Social data can be used to answer a large variety of questions, so each report you put together will include different metrics, depending on the question asked and the methodology used. However, there are some processes and steps that you should follow every single time. Let’s take a look.
What is the purpose of the report? Before writing the report, think about why you undertook the research or what you are trying to show. Social media reporting will generally fall into one of the following three categories.
Simple engagement metrics can be surfaced with free social media analytics tools, including inbuilt platforms such as Facebook Insights.
For a deeper dive into a research topic or campaign, an enterprise level platform is needed. The categorization and detail that is possible can provide insights that free tools simply don’t have the functionality to provide. You can manipulate the data in numerous ways to uncover details and insights.
Decide on the questions you are asking
Whether you are writing a regular social media report, a campaign specific report, or a research report, you need to identify your questions at the start. Specific questions will deliver the most insightful answers.
So a report focused on a marketing campaign might ask “did the campaign drive spontaneous conversation among the target group of 15-34-year-old male sports fans?”. A piece of research could ask “What do women in their 50s want from a healthcare brand?”
The question(s) will lead you in developing a methodology. Think about which metrics to measure, as each one should be there for a reason. They should help to answer the question and measure progress against your goals. Not just appear because they look good.
And only now do we come to actually writing the report.
A social media report is a story. It might not feel like one with its metrics and graphs, but you are telling the story of the data. And the social data tells the story of your customers.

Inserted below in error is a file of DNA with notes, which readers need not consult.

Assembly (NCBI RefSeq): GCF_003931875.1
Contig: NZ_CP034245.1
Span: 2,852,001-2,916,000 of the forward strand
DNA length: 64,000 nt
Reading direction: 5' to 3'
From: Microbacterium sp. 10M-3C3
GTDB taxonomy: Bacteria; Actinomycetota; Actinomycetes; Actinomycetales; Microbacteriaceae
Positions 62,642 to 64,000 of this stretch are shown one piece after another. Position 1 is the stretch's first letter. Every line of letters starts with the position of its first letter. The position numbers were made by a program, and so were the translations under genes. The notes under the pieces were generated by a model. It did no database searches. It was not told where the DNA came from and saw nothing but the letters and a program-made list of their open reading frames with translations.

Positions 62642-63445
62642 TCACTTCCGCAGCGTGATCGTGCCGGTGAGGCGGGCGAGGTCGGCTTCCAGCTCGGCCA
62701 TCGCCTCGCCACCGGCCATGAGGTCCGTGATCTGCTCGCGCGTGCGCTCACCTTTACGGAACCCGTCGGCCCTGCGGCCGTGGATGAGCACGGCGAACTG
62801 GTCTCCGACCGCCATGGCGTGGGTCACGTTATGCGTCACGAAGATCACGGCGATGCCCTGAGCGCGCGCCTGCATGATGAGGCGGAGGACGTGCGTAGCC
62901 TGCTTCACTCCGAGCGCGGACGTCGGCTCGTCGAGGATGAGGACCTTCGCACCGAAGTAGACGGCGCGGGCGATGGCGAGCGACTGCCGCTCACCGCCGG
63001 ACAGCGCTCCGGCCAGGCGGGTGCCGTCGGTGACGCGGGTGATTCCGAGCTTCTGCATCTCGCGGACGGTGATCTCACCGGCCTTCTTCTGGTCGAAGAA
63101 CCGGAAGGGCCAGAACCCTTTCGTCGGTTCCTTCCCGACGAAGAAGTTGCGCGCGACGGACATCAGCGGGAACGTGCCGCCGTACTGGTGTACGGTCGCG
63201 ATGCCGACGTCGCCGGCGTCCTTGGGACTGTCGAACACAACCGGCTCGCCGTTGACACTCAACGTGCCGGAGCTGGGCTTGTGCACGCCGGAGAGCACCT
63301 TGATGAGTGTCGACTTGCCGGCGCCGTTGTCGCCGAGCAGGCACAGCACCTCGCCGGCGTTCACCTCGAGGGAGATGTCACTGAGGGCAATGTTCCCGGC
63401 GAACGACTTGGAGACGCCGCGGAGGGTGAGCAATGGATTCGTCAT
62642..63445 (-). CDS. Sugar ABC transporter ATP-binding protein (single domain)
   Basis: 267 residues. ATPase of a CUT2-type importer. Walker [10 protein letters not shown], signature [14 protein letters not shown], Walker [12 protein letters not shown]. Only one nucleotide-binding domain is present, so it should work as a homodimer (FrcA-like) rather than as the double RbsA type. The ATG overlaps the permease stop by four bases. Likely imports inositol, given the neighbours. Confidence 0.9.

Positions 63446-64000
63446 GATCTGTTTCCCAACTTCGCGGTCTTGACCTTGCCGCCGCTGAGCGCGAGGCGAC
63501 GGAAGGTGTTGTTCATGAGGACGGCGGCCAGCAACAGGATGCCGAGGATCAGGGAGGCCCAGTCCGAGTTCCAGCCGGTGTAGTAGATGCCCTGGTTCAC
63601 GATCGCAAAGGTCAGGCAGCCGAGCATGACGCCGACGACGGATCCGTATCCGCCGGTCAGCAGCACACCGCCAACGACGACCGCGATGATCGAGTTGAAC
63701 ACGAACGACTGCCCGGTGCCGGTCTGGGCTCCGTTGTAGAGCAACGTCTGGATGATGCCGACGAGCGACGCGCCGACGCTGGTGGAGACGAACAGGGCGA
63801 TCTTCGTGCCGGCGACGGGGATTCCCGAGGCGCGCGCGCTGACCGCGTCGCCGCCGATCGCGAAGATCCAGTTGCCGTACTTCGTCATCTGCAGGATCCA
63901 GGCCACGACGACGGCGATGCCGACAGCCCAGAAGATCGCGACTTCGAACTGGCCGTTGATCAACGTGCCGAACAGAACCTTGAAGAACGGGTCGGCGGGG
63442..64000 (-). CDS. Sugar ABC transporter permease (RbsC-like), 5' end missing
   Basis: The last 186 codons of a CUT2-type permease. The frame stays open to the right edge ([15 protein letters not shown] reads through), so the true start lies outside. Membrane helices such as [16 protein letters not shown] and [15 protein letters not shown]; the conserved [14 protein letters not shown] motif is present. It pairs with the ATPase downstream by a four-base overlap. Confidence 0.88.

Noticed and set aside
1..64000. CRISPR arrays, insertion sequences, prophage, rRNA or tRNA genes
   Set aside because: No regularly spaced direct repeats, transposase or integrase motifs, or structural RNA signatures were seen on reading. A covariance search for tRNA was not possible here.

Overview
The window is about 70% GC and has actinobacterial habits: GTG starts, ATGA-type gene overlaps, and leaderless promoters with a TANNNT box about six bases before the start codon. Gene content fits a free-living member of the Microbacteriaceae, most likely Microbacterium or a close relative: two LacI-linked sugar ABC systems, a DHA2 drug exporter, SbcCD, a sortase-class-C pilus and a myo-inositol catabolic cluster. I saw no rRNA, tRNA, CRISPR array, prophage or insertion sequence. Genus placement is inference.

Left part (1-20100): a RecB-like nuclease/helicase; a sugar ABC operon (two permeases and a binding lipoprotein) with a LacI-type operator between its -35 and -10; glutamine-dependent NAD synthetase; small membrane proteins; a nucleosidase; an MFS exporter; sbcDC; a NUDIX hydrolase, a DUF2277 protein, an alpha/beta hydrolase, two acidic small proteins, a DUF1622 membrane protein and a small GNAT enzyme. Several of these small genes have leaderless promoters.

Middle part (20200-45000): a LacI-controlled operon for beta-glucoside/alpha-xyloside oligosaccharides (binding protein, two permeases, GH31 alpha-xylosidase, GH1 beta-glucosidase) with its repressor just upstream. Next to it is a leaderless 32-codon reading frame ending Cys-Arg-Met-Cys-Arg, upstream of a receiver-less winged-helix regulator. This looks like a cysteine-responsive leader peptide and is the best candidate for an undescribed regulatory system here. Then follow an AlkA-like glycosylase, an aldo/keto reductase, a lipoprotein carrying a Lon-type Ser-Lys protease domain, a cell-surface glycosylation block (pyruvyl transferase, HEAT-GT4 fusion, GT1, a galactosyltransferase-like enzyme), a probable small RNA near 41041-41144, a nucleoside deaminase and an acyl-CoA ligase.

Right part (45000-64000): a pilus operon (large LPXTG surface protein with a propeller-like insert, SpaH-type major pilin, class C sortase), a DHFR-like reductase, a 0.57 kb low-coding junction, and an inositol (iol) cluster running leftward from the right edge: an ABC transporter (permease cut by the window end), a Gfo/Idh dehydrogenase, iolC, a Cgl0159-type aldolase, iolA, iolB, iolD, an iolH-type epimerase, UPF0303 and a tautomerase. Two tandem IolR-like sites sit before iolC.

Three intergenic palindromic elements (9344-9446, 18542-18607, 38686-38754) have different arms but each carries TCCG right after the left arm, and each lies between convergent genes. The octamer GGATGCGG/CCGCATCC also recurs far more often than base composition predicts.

As with writing any content, the first consideration should be who are you writing for? Who is going to be reading your report? If it goes to a high level they probably won’t have time to read a 42-page PDF.
I would include a small section at the beginning giving context to the whole report. The background will explain what the report is trying to measure, and include details of the campaign if relevant.
The methodology should outline the timeframe, markets and languages, and any other relevant details.
The Inverted Pyramid is a technique used by journalists that can be useful in reports. The purpose of the technique is it allows readers to leave the story at any time and still know the most important facts. It’s worth keeping in mind when writing any report.
Put your key findings right after the methodology so even if a reader only gets to page two of the report they know the most important stuff. Hopefully, having these key findings up front will interest them enough to read on.
Unpack the story of the data with graphs and charts, always thinking of the best way to represent the findings and most importantly, show the value of your work.
For every single hour you spend on reporting, evaluate the impact it has in your department and across the organization. Are people reading your reports? Is action being taken upon the findings? Are your peers learning from it? The most straightforward way to track all that is using Vizia.io, our alternative to the old-fashioned, time-consuming reporting.
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